Hint Health

Hint-Logo

Hint Health is a startup building the technology necessary to support emerging healthcare businesses. Their beachhead customers are direct primary care providers who offer primary care services directly to the patient without the complexity and overhead of the insurer relationship.

When I was brought onto the team, Hint engineers had successfully launched an MVP feature set. Overall, the product was well-received by customers and growing, but the product needed more flexibility and scalability.

Team

The design team was comprised of my supervisor Laura Klein, VP of Product, co-designer Marie Mariano and myself. We designed openly with the engineering team and communicated our designs via extensive wireframe and detailed design stories.

Discovery Phase

Research

Within two days of my on-boarding the design team was performing interviews with current and potential Hint Health clients. The interviewees ranged from solo practitioners to multi-location practices and included physician, business operation partners and HR representatives.

UserInterviewsHintHealth

From these interviews a number of core needs emerged:

  • flexible and automated membership pricing
  • an employer dashboard that tracks membership enrollment and withdrawals
  • a convenient billing system.
Strategy + Concepts Phase

Design Stories

After the user interviews, we developed design stories to begin addressing the feature set.

DesignStoriesHintHealth

The inherent complexity in shifting the onboarding process from one provider and one patient, to one provider many patients required a deeper look into the relationships between the different users (employer, employee, patient, DPC Provider/Practices and more). The detailed design stories describe– from a high level epic down to the edge cases– all the ways in which a user can interact with the platform. Thinking through all potential eventualities in advanced, resulted in a more robust product build. The design stories were also the point at which we scoped what features to include (think: flexible pricing) and which to postpone (think: notification centers).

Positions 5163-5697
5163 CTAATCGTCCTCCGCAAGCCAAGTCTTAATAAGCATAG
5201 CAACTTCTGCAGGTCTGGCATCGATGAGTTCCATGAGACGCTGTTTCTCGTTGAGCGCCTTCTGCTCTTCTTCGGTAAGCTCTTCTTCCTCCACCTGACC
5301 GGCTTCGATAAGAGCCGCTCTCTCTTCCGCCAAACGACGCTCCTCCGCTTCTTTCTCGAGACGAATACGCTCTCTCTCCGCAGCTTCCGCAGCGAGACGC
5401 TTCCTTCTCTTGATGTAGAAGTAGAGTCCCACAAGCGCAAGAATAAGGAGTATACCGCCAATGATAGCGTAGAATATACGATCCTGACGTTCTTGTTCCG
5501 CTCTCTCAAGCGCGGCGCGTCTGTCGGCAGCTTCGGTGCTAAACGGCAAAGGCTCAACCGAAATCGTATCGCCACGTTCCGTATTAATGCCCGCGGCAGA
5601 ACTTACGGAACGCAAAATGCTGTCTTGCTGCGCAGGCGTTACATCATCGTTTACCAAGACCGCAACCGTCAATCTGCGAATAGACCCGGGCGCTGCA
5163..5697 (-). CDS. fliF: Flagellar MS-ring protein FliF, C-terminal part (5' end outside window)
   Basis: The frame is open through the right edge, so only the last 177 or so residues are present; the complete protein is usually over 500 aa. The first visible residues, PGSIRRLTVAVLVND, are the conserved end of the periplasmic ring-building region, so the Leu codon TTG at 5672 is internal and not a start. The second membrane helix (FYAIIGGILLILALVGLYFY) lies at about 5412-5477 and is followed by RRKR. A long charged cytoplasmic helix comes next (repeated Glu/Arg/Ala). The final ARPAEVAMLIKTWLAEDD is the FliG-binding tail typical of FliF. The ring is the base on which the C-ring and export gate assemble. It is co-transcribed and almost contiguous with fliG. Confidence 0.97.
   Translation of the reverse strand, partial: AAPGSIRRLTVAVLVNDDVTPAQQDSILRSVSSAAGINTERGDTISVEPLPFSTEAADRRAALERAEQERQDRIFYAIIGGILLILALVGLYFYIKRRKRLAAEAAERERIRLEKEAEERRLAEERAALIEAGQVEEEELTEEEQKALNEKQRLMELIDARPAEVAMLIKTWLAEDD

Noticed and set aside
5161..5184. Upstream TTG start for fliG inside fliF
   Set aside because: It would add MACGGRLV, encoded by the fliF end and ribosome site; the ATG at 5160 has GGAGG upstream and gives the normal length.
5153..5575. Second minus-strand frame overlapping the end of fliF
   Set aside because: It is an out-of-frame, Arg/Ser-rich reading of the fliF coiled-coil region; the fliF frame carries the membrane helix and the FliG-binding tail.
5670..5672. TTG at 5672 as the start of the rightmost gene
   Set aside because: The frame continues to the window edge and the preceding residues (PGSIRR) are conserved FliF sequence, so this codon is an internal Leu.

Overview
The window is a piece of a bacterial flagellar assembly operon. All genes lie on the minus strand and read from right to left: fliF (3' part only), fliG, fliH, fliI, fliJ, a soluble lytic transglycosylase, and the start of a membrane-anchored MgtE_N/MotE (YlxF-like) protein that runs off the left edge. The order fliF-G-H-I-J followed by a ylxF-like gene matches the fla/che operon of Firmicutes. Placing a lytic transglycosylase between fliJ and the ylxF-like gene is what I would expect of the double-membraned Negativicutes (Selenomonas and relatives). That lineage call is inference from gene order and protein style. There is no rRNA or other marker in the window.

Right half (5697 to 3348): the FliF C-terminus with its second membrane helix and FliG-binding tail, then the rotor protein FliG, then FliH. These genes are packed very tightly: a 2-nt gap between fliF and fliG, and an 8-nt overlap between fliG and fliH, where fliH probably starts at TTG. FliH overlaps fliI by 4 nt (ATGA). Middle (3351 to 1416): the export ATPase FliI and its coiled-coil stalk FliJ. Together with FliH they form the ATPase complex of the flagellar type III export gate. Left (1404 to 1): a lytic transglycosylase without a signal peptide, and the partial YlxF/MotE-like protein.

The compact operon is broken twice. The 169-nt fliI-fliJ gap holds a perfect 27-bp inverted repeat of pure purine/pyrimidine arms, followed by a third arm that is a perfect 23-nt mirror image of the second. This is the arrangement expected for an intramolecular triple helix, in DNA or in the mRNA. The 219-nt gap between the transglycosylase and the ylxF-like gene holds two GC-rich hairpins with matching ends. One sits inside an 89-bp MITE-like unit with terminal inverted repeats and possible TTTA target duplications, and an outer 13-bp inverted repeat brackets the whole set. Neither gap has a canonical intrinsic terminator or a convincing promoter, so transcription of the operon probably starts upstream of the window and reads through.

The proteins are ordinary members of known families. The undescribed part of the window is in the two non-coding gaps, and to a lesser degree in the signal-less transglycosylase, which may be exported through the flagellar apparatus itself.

Using user state charts we explored the implications of changing a user’s status. Can all state changes be made? Which ones cannot? How do we communicate that preliminary tasks need to be completed before status change become optional? What messaging must be included?

User-State-e1404278341493

Interactions + UI Design Phase

Conceptual Models + Task Flows

The page schematic below helped differentiate and simplify the interfaces. In dark blue is the Hint Health platform encompassing all DPC Providers (light blue boxes), in orange are the companies for which the practice hope to onboard, and within the orange squares are the employees(gray squares). The page schematic demonstrates additional, edge relationships: employee vs individual patient, and ex-employees converting to a membership status of individual after leaving the employer’s plan.

Conceptual-Model-e1404075728812

Due to the complex navigation and process heavy design, we mapped user flows describing how a user moves through the process. High level interactions included potential interactions on web, email and phone.

UserFlowsHintHealth

As the task flow begin to gain more clarity, we needed to begin sketching out the user interface. Below are sample screens a doctor would experience when they were setting up their firms membership pricing. In some cases practices structured their business by age, for others by family size. Due to business requirements offering savings based on payment plans were also necessary. And finally, certain firms needed the ability to apply fees to discourage drops in health coverage or late payments.

Prototypes

Pricing Wireframes (Version 3, Version 6)

PricingVersion3
PricingVersion6

Development + Deployment Phase

Design Reviews + Shipped Product

Visit Turntable Health for a sample of the shipped product.